November 27, 2001

Hooper hails Muralitharan as off-spinner breaks more records

West Indian captain Carl Hooper hailed Muttiah Muralitharan as the world's best spinner after the 29-year-old had equalled Richard Hadlee's world record for the highest number of ten-wicket hauls in the second Janashakthi National Test at Kandy.

"In my mind there is no doubt that Muralitharan is the best spin bowler in the world," said Hooper, after Muralitharan had secured the series for Sri Lanka with match figures of 10 for 135.

Coach Roger Harper agreed: "Look at the statistics. Warne is taking four wickets per Test, but Muralitharan is taking well over five. He is the best."

The hill-country Tamil, son of a well-to-do confectioner, has now taken nine ten-wicket match bags in his 67-match career. New Zealand's Hadlee also has nine, but he played 19 more Tests. Muralitharan has now taken 371 wickets in 68 Test matches, overtaking Imran Khan (362) in Kandy.

Muralitharan's ten-wicket hail was his fourth in consecutive Tests. In August he took 11 for 196 to clinch the series against India, then 10 for 111 against Bangladesh and 11 for 169 in the first Test against West Indies. He is the first ever bowler to complete such a feat, surpassing Australian leg-spinner Clarrie Grimmett who took ten-wickets in his last three Tests against South Africa in 1935/6.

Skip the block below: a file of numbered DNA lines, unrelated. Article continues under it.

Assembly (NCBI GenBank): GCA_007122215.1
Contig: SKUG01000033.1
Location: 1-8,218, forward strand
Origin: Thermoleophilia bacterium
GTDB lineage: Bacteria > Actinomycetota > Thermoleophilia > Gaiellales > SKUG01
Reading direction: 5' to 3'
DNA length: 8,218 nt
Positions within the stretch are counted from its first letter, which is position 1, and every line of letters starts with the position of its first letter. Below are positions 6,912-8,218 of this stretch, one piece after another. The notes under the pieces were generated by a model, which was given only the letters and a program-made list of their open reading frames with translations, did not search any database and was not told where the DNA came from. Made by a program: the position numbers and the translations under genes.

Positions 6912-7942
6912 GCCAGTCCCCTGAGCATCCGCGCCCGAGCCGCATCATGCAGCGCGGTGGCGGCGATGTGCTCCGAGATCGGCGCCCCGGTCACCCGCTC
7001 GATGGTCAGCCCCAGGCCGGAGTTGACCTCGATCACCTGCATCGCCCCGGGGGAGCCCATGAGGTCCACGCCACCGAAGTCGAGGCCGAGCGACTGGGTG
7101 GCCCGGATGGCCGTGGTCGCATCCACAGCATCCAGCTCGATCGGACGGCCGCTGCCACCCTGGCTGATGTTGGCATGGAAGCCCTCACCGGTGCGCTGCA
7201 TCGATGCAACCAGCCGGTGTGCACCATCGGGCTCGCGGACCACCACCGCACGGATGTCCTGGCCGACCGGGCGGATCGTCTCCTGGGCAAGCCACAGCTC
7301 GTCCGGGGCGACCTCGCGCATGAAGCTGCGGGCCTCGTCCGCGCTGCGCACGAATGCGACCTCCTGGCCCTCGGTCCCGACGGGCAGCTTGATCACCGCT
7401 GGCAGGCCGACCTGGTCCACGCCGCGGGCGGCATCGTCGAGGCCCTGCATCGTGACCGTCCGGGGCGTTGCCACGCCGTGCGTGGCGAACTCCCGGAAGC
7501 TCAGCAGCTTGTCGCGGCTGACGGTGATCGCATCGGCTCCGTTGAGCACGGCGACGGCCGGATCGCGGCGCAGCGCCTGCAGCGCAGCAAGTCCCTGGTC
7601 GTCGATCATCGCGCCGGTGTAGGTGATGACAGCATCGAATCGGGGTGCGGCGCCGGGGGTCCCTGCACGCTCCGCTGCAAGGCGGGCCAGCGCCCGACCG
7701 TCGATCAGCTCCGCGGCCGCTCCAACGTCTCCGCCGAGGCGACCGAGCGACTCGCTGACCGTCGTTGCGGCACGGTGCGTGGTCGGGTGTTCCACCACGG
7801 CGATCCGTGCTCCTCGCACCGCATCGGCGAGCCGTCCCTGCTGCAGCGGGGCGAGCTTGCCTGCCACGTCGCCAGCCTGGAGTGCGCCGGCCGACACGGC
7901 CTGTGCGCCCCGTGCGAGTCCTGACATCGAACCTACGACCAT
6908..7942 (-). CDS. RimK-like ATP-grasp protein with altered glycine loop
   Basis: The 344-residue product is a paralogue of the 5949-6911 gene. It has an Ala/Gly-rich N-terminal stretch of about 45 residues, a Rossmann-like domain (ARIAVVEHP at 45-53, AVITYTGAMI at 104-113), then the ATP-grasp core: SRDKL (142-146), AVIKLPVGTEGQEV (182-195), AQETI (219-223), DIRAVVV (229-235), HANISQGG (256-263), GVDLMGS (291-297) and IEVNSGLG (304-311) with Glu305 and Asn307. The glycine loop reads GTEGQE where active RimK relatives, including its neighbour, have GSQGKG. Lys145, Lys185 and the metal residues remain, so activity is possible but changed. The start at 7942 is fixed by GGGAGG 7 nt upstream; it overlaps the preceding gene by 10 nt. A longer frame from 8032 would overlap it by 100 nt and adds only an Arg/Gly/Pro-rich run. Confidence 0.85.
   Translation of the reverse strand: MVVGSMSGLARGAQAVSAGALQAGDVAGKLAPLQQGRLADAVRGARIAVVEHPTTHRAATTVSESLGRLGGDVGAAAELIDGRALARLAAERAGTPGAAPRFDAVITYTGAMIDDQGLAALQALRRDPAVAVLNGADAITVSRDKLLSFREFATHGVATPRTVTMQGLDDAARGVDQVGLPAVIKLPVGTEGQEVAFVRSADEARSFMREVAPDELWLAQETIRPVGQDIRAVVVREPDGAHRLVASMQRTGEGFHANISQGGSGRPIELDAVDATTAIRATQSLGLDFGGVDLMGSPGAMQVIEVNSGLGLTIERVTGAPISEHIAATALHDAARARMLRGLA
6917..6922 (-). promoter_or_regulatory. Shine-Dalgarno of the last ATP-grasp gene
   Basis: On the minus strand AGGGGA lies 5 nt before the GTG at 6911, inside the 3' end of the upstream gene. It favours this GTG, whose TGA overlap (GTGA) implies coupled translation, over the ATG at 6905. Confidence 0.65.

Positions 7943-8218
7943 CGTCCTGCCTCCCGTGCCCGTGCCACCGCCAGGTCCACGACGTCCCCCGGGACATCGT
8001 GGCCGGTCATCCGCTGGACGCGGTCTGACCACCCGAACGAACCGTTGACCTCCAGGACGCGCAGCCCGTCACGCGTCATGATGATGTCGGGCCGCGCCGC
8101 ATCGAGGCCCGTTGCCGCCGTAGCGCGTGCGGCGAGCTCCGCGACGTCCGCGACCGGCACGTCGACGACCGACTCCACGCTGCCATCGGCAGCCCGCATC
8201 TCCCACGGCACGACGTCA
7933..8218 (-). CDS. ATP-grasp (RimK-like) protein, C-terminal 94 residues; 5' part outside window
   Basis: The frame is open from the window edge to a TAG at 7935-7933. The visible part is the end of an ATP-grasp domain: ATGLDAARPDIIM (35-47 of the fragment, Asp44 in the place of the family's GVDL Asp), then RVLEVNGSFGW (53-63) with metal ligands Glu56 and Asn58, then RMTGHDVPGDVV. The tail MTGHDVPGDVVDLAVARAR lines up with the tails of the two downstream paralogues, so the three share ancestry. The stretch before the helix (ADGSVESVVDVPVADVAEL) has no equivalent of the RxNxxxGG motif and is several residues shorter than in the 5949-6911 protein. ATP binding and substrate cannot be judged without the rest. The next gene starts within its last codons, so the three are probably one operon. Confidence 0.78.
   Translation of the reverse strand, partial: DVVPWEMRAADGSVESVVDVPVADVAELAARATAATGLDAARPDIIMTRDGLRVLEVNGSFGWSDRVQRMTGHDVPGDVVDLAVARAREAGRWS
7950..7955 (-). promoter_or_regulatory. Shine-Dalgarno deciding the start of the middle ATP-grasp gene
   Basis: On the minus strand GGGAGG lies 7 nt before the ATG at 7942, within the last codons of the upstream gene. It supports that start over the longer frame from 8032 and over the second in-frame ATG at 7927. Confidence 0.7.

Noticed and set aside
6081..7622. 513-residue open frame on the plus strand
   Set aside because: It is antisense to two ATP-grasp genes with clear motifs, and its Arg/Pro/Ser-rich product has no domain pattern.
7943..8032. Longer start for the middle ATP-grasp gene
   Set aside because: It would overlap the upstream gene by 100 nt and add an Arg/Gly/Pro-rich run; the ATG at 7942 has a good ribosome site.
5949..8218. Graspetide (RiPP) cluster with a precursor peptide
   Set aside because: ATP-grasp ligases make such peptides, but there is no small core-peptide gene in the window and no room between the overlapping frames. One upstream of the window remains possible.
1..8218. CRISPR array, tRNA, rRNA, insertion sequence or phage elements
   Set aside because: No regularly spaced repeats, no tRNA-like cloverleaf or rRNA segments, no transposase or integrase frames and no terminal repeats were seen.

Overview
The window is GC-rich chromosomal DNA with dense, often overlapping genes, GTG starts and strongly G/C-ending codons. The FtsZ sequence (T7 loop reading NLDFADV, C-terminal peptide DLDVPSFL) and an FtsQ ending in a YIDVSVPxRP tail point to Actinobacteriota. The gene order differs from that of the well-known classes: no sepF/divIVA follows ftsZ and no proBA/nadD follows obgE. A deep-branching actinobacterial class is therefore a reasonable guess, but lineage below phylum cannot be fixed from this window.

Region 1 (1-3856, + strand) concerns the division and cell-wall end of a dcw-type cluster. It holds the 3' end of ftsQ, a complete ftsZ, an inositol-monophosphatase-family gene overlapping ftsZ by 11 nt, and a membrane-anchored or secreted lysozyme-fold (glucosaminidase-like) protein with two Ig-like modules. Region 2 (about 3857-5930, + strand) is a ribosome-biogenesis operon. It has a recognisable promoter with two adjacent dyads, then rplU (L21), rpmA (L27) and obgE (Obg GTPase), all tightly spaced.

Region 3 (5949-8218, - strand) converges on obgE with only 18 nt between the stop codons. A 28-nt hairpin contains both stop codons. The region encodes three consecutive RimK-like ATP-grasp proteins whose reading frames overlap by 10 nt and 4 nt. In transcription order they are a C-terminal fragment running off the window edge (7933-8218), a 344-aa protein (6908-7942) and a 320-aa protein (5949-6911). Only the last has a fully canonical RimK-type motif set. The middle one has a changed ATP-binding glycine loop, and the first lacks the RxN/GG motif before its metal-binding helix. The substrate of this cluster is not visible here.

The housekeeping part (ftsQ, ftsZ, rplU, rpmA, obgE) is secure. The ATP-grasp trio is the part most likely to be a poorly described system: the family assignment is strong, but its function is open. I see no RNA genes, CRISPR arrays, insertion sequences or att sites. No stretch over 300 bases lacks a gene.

Speaking soon after the tension-strewn last hour in Kandy, when he had taken four wickets in 26 minutes to clinch victory for Sri Lanka with only 16 minutes to spare, he said: "I am really happy to get ten wickets in my home town. It's been a long time since I last did it against Zimbabwe four years ago."

Muralitharan felt Sri Lanka were in the box seat when they finished with 297 in their first innings. "This wicket was very difficult to bat on and I thought 297 was a match-winning total from the start," he said. "The ball was spinning, the old ball was reverse swinging and the outfield was very slow."

"We set them 322 because you never know what Lara, Hooper and Sarwan are going to do. Chris Gayle is also a dangerous opener and if he gets going then the 300 looks more like 150. The key was that we didn't want to lose. This has been a bogey ground for us recently."

He paid tribute to his erstwhile partner, Chaminda Vaas, who once again provided Muralitharan with the perfect foil. "I love bowling with Chaminda because he keeps it very tight," he said. "With pressure at both ends the batsmen cannot score and we have a better chance of getting wickets."